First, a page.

Spring Wheat Tour Final Results

Spring Wheat Tour Final Average Yield Estimate: 47.4 BPA

Jason Jenkins
By  Jason Jenkins , DTN Crops Editor
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Lucas Olavio with Olam Agri in Sao Paulo, Brazil, examines a wheat field south of Grand Forks, North Dakota, during the final day of the Wheat Quality Council's Spring Wheat and Durum Tour. (DTN photo by Jason Jenkins)

FARGO, N.D. (DTN) -- The Wheat Quality Council's Spring Wheat and Durum Tour concluded Thursday, July 27, in Fargo, North Dakota. After three days of scouting fields across the state and some into neighboring Minnesota, the total weighted average yield for spring wheat was estimated at 47.4 bushels per acre (bpa), while durum finished at 43.9 bpa. Last year, the yield estimates for the tour were 49.1 bpa for spring wheat and 39.0 bpa for durum.

Day 3 of the tour commenced in Devils Lake. Scouts traveled along eight routes, assessing fields throughout northeast North Dakota and the western counties of Minnesota before reconvening in Fargo. On the day, 52 fields were scouted, 50 of which were spring wheat. The weighted average yield was 50.6 bpa, down from 53.1 bpa last year for the same leg of the tour.

Over the course of the three days of scouting, nearly 60 tour participants traveling in 14 groups assessed a total of 343 wheat fields, which was 39 more fields than in 2022. Of the total, 318 fields were spring wheat, 21 were durum and four were winter wheat.

"I don't know how this crop is going to end up -- three weeks is still a long time (to maturity) -- but I've really felt like we made a good effort to describe the crop as we saw it this week," said Dave Green, Wheat Quality Council executive vice president and tour organizer, who completed his 44th tour. "As we began the week, the comment was made that it looked like the earliest-planted wheat was in the worst shape, and it looked like the later-planted wheat was in better condition. As the week went on, I felt that was a good comment. That seemed to really describe what we were seeing.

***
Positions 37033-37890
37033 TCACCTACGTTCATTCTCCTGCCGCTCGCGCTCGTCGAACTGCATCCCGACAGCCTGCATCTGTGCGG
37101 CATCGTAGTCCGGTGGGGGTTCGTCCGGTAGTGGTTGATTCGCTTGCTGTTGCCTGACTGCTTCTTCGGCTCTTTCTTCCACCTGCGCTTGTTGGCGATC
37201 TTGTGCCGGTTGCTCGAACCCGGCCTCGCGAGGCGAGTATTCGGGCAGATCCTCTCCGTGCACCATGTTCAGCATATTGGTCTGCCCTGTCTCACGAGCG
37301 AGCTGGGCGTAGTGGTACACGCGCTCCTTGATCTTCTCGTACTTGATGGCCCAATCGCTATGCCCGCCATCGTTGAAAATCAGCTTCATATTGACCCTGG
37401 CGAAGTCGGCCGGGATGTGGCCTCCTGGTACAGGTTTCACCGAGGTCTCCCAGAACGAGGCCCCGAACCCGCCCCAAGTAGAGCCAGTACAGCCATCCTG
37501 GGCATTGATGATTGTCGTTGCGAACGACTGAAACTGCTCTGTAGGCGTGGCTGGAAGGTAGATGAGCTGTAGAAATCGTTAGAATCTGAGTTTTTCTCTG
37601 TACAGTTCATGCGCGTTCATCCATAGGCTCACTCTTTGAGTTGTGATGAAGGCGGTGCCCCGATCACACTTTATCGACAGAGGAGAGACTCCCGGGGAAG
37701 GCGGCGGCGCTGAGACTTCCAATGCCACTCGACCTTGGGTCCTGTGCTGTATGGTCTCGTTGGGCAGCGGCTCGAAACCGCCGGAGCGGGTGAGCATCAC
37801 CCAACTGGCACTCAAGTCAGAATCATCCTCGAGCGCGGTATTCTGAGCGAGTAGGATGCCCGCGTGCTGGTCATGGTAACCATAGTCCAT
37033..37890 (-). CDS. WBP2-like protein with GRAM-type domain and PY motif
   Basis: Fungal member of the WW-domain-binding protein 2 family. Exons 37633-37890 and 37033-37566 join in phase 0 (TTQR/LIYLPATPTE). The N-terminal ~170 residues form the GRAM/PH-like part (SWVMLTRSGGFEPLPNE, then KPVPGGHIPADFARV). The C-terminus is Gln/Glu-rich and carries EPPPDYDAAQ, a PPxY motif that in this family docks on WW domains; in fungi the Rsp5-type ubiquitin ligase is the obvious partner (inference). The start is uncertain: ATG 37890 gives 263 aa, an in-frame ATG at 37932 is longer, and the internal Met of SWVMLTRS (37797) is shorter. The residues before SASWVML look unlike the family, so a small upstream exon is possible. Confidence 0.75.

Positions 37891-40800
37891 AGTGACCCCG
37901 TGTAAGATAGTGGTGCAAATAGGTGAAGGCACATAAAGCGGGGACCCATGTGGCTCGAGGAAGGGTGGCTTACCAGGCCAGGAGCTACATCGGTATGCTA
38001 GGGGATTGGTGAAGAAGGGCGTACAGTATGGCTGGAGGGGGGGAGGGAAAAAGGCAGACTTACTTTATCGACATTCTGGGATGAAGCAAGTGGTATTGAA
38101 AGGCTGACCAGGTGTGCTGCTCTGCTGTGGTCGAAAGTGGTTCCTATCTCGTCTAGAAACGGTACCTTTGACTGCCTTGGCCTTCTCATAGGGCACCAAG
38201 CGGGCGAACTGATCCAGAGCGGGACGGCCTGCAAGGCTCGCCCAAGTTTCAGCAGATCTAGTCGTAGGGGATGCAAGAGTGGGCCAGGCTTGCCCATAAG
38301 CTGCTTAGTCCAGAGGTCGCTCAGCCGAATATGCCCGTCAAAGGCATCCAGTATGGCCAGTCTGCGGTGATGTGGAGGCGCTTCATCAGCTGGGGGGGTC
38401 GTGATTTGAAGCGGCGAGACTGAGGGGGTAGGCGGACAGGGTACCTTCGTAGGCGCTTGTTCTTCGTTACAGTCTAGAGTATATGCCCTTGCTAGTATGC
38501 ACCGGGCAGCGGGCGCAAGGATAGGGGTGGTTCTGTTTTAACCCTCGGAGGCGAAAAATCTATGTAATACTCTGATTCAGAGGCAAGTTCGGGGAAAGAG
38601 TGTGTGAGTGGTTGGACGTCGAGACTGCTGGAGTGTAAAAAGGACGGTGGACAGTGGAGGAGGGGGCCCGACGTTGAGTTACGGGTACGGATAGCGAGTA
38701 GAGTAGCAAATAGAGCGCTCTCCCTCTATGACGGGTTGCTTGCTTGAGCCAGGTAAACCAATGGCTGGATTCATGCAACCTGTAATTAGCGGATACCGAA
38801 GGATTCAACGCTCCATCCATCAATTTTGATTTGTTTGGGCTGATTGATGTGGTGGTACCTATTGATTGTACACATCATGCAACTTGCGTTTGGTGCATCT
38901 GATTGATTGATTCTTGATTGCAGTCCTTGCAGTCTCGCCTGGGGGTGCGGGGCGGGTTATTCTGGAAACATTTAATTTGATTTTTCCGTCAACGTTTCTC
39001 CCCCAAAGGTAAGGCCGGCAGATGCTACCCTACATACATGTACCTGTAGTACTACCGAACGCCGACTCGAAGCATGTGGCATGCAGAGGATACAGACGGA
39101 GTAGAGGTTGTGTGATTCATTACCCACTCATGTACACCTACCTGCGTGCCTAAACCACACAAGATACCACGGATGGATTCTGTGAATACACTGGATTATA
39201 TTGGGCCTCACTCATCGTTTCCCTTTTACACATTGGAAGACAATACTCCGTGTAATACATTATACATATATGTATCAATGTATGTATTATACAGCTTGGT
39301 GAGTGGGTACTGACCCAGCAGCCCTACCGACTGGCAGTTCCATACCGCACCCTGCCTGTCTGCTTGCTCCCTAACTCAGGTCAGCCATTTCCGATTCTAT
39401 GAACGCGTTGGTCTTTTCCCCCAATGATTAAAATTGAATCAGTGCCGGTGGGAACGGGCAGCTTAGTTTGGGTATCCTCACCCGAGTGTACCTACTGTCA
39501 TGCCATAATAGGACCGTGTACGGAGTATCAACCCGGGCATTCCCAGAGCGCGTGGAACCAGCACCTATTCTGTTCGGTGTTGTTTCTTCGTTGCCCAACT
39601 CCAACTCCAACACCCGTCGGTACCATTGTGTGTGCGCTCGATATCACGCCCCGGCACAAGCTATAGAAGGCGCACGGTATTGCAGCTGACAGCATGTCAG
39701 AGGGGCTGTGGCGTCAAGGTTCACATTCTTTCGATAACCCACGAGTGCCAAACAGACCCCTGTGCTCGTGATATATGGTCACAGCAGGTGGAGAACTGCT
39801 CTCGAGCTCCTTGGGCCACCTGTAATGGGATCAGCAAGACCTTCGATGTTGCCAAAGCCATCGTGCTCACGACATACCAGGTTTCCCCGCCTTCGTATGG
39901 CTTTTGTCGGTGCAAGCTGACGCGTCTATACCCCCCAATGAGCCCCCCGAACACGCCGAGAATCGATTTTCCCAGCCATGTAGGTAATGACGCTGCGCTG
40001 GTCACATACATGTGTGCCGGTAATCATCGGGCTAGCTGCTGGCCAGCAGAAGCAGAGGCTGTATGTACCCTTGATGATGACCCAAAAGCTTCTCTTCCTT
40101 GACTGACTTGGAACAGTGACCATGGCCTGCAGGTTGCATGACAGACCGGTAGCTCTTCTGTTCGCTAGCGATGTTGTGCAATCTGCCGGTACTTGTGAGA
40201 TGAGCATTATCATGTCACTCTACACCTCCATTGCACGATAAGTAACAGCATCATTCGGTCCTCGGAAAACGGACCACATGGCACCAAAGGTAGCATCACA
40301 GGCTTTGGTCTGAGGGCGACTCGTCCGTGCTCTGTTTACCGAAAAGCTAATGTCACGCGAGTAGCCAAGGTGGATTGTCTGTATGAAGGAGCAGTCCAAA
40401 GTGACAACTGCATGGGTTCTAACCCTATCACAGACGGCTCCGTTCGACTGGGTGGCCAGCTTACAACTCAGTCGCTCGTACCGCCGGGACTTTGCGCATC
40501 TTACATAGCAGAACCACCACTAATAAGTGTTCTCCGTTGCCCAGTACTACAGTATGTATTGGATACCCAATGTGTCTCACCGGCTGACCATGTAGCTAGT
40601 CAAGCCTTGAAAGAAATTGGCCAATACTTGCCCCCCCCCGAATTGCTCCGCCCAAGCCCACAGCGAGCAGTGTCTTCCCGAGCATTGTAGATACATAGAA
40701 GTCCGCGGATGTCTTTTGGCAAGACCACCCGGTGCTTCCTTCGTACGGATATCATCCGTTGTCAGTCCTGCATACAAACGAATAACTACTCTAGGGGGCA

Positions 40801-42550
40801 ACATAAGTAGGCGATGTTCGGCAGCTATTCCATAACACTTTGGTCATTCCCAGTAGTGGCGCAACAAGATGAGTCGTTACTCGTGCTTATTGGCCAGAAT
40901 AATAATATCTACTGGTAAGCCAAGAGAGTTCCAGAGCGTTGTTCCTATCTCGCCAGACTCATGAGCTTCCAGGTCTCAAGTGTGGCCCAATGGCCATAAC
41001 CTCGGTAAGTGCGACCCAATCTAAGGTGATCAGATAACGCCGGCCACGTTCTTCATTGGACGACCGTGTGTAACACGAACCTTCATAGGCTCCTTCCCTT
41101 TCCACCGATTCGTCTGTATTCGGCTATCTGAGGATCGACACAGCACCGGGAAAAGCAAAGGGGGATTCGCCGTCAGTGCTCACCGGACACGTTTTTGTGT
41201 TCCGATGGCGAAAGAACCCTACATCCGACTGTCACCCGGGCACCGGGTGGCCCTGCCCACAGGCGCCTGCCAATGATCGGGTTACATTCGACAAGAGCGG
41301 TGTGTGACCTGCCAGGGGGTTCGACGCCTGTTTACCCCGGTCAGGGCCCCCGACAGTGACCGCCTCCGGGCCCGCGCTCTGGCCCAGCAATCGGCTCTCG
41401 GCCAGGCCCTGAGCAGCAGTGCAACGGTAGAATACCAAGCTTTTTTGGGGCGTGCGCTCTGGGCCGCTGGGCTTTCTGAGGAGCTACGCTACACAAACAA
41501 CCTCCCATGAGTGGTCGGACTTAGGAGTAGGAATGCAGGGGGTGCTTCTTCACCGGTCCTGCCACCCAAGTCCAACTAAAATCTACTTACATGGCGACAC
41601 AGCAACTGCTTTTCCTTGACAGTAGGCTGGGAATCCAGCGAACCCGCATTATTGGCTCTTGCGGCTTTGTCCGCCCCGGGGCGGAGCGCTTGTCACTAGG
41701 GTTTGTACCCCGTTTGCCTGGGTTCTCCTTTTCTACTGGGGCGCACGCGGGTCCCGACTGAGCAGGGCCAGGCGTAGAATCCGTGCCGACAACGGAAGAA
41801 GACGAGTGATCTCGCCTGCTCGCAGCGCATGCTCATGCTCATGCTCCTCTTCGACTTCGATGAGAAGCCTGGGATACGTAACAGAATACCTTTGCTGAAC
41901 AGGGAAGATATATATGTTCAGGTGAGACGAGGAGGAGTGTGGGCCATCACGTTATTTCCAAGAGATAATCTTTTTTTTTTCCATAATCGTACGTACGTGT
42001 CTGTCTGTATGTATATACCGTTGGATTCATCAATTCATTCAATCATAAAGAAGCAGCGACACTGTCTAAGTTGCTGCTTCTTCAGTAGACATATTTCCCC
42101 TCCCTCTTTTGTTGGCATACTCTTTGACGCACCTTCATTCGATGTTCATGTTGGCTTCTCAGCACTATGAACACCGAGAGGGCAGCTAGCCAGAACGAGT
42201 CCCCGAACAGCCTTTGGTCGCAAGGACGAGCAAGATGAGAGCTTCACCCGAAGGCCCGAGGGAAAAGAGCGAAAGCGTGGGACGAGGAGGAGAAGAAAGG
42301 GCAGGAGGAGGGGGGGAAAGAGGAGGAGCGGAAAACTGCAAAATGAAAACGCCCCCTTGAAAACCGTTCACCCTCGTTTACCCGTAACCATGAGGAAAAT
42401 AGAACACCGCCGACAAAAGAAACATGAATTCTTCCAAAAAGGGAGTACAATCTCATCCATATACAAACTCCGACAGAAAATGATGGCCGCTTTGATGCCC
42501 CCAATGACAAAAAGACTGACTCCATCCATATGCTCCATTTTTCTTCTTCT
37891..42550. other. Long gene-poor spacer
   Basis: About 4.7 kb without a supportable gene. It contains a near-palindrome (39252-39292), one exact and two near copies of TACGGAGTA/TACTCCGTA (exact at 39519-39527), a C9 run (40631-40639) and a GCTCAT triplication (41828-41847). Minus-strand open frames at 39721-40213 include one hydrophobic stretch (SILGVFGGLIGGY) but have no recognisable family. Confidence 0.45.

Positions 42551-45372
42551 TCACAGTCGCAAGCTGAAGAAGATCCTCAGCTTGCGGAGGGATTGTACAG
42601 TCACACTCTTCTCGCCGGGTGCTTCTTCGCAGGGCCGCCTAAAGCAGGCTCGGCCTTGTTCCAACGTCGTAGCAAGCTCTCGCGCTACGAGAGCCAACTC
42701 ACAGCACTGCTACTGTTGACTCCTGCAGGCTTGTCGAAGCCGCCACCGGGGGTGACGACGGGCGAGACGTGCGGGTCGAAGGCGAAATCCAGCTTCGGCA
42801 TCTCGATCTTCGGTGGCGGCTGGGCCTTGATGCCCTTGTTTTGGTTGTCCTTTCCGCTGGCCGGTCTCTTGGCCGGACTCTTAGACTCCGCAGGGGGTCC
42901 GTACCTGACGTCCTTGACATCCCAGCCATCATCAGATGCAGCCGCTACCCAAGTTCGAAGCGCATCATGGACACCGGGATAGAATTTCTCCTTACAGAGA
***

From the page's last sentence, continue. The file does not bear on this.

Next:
"I thought the later-planted wheat looked good, the condition was good," he continued. "It's dry, but the crop wasn't stressed, and I thought it was doing really well filling kernels."

The tour's 47.4 bpa average for spring wheat is nearly identical to the 47.0 bpa yield estimate for North Dakota that the USDA National Agricultural Statistics Service (NASS) in its Crop Production Report released on July 12. Nationally, USDA estimated a yield of 45.2 bushels per harvest acre, down 1.0 bushel from last year.

For durum, the tour's estimated yield of 43.9 bpa was significantly higher than the 34.0 bpa average that USDA published for North Dakota in its July report. Overall, USDA forecast durum production to decrease 16% to 54.0 million bushels with a national average of 37.9 bushels per harvested acre, down 2.6 bushels from 2022.

Green noted that this year's tour participants were particularly enthusiastic and eager to tackle the task at hand. They asked relevant questions that kept him and other tour leaders on their toes.

"I thought it was a great group," he said. "We had a nice blend of folks representing government, the grain industry, milling, baking and producers. When you get those kinds of combinations, it really works well.

"We're trying to do a good job so that we're able to look people in the eye, whether we were right or wrong," he added. "We publish our data, and it's relatively close to the government every year. So, I have no reason to think it won't be this year."

In its most recent weekly wheat update released July 25, the North Dakota Wheat Commission reported that despite the later start to planting, crop development had caught up or surpassed the five-year average -- the result of warm, dry conditions. Though moisture during the past week was almost non-existent, some areas did receive measurable rainfall thanks to pop-up showers. Overall, during the past month, precipitation has been below average across the entire state with amounts ranging from 10% to 60% below normal.

Yet despite less-than-ideal conditions, the wheat crop is showing its resiliency, the commission report stated. Producers said that while rainfall was needed, the crop was hanging tough. Many said they still expect a crop that yields close to average.

For the week ending July 23, the USDA-NASS Crop Progress and Condition Report rated the North Dakota spring wheat condition as 6% very poor, 12% poor, 28% fair, 51% good and 3% excellent.

The U.S. Drought Monitor map released July 27 showed roughly a 10% increase in areas of abnormally dry and moderate drought conditions in North Dakota as compared to the week prior. While about 35% of the state is still not experiencing drought, nearly 20% is experiencing moderate drought.

The next USDA Crop Production Report will be released Aug. 11, 2023.

For more on this year's Spring Wheat and Durum Tour, please read:

Day 1 results: https://www.dtnpf.com/…

Day 2 results: https://www.dtnpf.com/…

To see the results of past wheat tours organized by the Wheat Quality Council, go here: http://www.wheatqualitycouncil.org/….

Jason Jenkins can be reached at jason.jenkins@dtn.com

Follow him on Twitter @JasonJenkinsDTN

Jason Jenkins